• In 2007, Kristin Stanford and the F. T. Stone Laboratory provided seventeen 10 to 13 year old children a chance to catch and process Lake Erie watersnakes, conduct radiotelemetry, and visit a recently constructed artificial hibernaculum that the Ohio Department of Natural Resources (DNR), Division of Wildlife used to mitigate watersnake habitat loss.
  • Over 500 visitors saw and handled captive amphibians and reptiles from the Lake Erie area and observed Lake Erie watersnake census techniques and feeding experiments at a Herpetology Open-House. Kristin Stanford and the F. T. Stone Laboratory, with participation by members of the Northern Ohio Association of Herpetologists and the Cincinnati Herpetological Society, organized and hosted the event.

Habitat protection and management

  • Technical assistance on project designs is provided to area residents planning construction projects through guidelines and personal visits by Service staff. Our goal is to conserve the Lake Erie watersnake and avoid conflicts for area residents by having information available early in the planning stage for projects that may affect LEWS or habitat.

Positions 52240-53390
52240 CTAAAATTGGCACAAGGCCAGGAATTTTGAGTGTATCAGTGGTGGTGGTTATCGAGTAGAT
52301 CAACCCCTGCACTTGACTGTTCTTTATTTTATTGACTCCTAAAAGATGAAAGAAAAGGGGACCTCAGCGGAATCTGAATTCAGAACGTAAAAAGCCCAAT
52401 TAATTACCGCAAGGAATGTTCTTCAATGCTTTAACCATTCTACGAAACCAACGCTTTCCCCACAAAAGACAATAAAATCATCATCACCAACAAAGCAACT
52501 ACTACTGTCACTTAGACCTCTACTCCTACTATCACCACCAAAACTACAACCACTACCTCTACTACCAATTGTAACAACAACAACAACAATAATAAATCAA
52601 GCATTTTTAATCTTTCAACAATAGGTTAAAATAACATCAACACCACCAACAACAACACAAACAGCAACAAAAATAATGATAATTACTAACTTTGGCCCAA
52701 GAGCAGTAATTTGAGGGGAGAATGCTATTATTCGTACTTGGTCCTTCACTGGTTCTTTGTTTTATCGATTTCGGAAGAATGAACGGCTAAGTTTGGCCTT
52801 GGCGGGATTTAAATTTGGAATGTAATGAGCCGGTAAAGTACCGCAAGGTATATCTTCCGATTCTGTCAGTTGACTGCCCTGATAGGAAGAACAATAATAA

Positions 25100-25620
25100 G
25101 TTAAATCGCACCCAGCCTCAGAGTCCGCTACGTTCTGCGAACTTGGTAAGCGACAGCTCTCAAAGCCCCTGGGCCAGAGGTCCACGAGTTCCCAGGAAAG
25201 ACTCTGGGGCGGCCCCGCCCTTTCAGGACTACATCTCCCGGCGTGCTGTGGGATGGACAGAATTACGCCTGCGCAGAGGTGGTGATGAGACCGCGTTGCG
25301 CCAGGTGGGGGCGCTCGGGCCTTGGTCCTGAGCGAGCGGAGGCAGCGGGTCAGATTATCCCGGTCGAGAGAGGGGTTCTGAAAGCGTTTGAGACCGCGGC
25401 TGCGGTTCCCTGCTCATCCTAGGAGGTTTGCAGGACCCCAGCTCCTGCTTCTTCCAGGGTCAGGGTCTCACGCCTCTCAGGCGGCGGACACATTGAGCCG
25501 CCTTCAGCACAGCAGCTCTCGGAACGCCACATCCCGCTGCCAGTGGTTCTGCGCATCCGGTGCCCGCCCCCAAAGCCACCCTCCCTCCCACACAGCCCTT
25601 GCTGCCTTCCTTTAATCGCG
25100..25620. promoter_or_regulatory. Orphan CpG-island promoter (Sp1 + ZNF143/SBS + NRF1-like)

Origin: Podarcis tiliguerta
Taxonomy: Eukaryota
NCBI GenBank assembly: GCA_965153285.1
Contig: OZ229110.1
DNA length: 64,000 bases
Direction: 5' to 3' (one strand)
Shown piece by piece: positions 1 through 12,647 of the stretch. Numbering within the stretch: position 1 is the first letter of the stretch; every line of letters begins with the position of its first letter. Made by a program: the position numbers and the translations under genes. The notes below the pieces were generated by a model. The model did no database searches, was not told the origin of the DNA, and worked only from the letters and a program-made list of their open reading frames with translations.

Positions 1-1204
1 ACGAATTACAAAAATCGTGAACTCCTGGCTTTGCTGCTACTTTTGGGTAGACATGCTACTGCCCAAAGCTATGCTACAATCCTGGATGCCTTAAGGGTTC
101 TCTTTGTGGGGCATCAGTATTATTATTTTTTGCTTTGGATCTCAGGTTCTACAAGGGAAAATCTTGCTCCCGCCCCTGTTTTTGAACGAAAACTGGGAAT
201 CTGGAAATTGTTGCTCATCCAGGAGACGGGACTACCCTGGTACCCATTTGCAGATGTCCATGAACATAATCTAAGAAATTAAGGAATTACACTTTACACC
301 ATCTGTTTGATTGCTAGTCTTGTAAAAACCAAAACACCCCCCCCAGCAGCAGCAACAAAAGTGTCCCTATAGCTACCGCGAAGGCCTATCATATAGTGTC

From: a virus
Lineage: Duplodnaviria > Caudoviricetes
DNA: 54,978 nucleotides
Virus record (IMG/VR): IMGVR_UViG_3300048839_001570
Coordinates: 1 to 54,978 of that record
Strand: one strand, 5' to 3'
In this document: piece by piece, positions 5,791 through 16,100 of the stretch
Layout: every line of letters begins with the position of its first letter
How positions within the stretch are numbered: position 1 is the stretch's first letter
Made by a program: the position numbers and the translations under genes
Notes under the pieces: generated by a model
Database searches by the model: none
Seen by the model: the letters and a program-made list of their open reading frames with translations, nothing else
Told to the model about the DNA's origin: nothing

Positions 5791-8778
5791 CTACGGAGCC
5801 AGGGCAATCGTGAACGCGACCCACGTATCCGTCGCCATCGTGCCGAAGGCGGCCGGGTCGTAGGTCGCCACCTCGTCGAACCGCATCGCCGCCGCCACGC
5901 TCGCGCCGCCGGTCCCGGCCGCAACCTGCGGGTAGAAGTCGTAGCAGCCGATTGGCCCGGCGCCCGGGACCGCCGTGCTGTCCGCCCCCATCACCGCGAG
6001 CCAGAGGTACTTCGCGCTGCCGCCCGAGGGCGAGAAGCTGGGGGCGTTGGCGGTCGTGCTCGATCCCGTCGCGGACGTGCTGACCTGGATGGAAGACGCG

• Agreements between Ohio DNR and the Service resulted in all Ohio DNR island properties being managed to ensure that LEWS habitat is preserved, and that management activities (such as mowing) do not harm LEWS.  All ODNR island properties now count towards the “habitat protection and management” goal identified in the LEWS Recovery Plan, and provide a majority of the total protected habitat.
  • Preserves and easements on private lands purchased by the Lake Erie Islands Chapter of Black Swamp Conservancy will protect habitat in perpetuity for the Lake Erie watersnake, and other island wildlife, while contributing to the “habitat protection and management” goal identified in the LEWS Recovery Plan.